Chinese Dumplings and Potstickers with Cabbage Slaw

Uncultured as I am, I had to do a bit of research to determine the differences between dumplings and potstickers. Turns out that dumplings are steamed or boiled, while potstickers are pan-fried. Ah! I decided to try my hand at both.

I was so pleased with the way these turned out! My pleating technique was terrible at first, and really took some practice to get the hang of it. The filling was moist and flavorful, and the ginger and soy in the dipping sauce really brought out those flavors in the filling. I liked the light, chewy texture of the dumplings, where my husband liked the crunchy bottoms of the potstickers (let’s face it, did anyone think he wouldn’t prefer the fried option?). The slaw was light and refreshing, and a good way to make dumplings a full meal. The dough is a great base and I’m looking forward to experimenting with lots of different fillings, including dessert ones (peach with caramel? raspberry with chocolate ganache?).

The recipe as written below yields ~30 dumplings. The amount of dough only uses 1/2 of the filling yielded in this recipe, so if you don’t want to have filling left over, double the dough recipe. Since we didn’t really need 60 dumplings, I sauteed the filling by itself while the dumplings/potstickers were cooking and we ate it in lettuce wraps.

Adapted from Use Real Butter

Ingredients:

For the dough, go to Use Real Butter. I used the same exact recipe, only mine needed a bit more water (~1/4 c.)

For the filling:

  • 1 lb. ground pork
  • 1/2 small head green cabbage, chopped finely (Note that if you’re planning on steaming the dumplings, reserve a few of the outer leaves to lay in the bottom of the steamer basket to prevent the dumplings from sticking.)
  • 1/2 bunch green onions, chopped finely
  • 1-8 oz. can water chestnuts, chopped finely
  • 1.5″ fresh ginger, chopped finely
  • 2 cloves garlic, chopped finely
  • 3 Tbsp. soy sauce
  • 2 Tbsp. sesame oil
  • 2 Tbsp. corn starch

For my version of the dipping sauce:

  • 2 Tbsp. sake
  • 2 Tbsp. soy sauce
  • 1 tsp. honey
  • 1/2 tsp. sesame oil
  • 1/4 tsp. ginger, grated

Directions:

  • Check out Use Real Butter for instructions on how to make the dough and pleat it correctly.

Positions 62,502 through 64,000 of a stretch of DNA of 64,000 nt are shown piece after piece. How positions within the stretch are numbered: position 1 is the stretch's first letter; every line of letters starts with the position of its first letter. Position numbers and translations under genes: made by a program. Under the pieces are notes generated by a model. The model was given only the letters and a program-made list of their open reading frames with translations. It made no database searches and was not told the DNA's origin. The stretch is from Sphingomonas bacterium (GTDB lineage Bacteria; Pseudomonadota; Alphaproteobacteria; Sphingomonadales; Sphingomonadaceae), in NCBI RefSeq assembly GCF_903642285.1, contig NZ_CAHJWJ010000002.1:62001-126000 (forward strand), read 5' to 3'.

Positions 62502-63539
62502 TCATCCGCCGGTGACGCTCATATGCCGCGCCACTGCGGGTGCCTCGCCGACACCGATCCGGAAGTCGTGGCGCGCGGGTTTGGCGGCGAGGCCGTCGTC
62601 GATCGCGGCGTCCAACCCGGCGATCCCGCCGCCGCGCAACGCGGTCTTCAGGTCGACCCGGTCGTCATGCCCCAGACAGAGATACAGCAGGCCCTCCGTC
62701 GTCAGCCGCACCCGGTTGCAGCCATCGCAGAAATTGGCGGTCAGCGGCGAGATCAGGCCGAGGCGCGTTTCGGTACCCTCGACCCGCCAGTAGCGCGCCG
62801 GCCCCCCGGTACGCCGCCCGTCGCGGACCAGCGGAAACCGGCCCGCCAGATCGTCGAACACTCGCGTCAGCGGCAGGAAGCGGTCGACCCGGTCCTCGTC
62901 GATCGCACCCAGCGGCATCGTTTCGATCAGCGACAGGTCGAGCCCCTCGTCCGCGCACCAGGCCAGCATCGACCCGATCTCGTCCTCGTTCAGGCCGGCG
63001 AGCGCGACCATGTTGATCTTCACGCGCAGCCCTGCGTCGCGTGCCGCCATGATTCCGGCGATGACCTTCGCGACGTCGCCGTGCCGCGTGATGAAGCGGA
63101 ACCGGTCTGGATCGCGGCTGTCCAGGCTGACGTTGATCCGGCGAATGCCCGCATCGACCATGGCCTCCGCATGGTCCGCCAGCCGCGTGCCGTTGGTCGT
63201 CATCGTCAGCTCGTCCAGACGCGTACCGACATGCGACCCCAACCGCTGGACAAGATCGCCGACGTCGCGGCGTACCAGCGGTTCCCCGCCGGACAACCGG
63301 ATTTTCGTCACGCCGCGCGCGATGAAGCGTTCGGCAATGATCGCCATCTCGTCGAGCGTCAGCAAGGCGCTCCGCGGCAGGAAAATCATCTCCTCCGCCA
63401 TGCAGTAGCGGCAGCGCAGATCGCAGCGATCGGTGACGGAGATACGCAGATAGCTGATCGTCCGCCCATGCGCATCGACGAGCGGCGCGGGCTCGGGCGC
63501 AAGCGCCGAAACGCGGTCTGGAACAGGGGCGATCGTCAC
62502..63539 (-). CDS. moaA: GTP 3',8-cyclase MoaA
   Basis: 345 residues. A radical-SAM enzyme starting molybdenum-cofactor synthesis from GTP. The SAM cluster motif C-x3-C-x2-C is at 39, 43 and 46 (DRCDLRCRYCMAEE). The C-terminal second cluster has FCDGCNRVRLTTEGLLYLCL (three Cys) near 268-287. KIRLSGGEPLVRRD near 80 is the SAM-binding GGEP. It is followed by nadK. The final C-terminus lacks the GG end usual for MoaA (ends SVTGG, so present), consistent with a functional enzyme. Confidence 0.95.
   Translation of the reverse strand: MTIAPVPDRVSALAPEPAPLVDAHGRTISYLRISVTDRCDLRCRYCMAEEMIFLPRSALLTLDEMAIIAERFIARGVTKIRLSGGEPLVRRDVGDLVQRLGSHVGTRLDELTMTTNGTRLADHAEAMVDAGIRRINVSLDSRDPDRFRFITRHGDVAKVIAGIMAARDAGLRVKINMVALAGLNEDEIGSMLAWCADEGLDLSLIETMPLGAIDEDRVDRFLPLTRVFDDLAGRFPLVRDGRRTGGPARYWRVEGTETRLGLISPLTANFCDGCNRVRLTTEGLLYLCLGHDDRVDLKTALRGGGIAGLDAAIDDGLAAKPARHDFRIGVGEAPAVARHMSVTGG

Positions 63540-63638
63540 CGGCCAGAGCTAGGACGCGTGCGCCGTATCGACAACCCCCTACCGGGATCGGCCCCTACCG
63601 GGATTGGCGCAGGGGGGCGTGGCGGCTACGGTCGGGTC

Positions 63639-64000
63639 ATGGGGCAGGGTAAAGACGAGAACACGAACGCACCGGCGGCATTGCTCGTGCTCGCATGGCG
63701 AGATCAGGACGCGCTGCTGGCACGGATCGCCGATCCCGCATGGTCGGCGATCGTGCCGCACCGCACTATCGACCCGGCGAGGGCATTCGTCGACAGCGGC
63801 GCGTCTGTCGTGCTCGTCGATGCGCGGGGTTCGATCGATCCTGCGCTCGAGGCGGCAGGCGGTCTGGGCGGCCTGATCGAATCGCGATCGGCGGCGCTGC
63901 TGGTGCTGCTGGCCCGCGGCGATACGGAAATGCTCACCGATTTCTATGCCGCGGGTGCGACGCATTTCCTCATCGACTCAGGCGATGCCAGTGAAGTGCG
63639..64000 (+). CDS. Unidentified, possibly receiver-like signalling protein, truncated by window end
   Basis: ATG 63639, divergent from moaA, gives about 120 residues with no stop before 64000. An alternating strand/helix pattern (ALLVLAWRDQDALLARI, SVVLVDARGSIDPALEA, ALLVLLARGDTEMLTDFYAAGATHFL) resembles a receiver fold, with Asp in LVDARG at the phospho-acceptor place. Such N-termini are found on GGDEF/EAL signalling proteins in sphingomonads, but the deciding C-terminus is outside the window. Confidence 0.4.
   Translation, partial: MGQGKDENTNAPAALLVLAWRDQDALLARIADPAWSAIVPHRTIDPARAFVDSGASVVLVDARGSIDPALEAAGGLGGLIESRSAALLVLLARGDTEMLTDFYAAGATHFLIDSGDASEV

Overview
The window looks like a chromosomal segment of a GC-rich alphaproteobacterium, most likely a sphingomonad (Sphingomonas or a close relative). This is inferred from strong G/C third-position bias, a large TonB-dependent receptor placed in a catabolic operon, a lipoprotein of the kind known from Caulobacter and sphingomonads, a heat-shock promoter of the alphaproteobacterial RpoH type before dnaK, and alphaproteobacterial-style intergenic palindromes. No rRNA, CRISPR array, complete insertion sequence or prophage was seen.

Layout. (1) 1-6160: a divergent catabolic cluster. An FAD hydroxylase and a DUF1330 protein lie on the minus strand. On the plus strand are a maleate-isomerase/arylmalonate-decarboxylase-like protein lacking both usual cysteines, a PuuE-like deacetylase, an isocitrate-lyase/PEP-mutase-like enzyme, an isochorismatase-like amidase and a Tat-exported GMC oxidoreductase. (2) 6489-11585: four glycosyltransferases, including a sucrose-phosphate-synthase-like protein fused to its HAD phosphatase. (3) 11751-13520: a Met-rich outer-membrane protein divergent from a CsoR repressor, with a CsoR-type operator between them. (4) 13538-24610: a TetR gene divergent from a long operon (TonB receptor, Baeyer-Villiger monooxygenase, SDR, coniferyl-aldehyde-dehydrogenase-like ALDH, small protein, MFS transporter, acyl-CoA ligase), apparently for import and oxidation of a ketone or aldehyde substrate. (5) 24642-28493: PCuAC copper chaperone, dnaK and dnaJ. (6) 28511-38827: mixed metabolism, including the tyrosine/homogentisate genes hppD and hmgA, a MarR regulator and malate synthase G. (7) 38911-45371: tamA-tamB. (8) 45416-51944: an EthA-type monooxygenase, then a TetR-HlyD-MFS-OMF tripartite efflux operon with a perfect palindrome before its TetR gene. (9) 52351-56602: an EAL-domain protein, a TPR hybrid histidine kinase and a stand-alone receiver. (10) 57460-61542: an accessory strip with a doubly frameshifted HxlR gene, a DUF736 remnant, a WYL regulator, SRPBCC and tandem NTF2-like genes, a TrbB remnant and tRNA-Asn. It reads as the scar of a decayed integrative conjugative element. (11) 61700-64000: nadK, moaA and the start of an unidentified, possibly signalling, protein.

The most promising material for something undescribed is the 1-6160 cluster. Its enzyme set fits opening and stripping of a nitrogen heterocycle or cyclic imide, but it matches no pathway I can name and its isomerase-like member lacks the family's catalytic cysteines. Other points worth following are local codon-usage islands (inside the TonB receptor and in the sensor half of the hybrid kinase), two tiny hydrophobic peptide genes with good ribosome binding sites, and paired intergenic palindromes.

• With a rolling pin, roll out each piece into a circle. They should be ~1/8″ thick and the center of the circles should be a bit thicker than the edges.
  • Once you’ve got the dough made and rolled out into small circles, put ~1 Tbsp. of the filling in the middle of the circle and fold the circle in half. Close the dough pocket by pleating the edges.
  • Food safety tip: assembling the dumplings takes a bit of time, so you want to make sure the raw filling stays cool. To do so, store the bowl of filling inside of a larger bowl filled with ice. Work in batches of dumplings, so as you finish 5 or so, put them on a plate and store them in the fridge.
  • To steam the dumplings, lay cabbage leaves in the bottom of a steamer basket and steam them for ~6 minutes, then serve immediately.

  • To pan-fry the potstickers, heat ~2-3 Tbsp. canola oil over high heat in a frying pan. Add the potstickers so that the pleated edge is facing up. Fry the potstickers in the oil for a few minutes until the bottoms are golden. Add 1/2 c. water to the pan and cover immediately (please be careful while doing this — it makes a ton of steam and is downright scary!). Cook until the water has boiled off, then remove the cover and lower the heat to medium-low. Let the potstickers cook for another 2 minutes, then serve immediately.

  • Combine all of the dipping sauce ingredients in a small bowl and serve with the dumplings/potstickers.

I served these with an asian-esque cabbage slaw made with the rest of the cabbage (sliced finely), 2 Tbsp. rice wine vinegar, 2 Tsbp. soy sauce, 1 tsp. sesame oil, 2 stalks green onions (chopped finely), 1/2 c. cilantro (chopped finely), ~1/2″ grated fresh ginger, and 1 tsp. sesame seeds. Combine the ingredients and let sit for 1 hour before serving.

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One response to “Chinese Dumplings and Potstickers with Cabbage Slaw

  1. I made dumplings and potstickers for the first time for our NYE party, although I admit I didn’t know the difference – I just called them “fried potstickers” and “steamed potstickers”! So… what is a wonton?

    Anyway, they were really delicious! Recipe was similar to yours except I used tofu instead of pork, for a vegetarian version.

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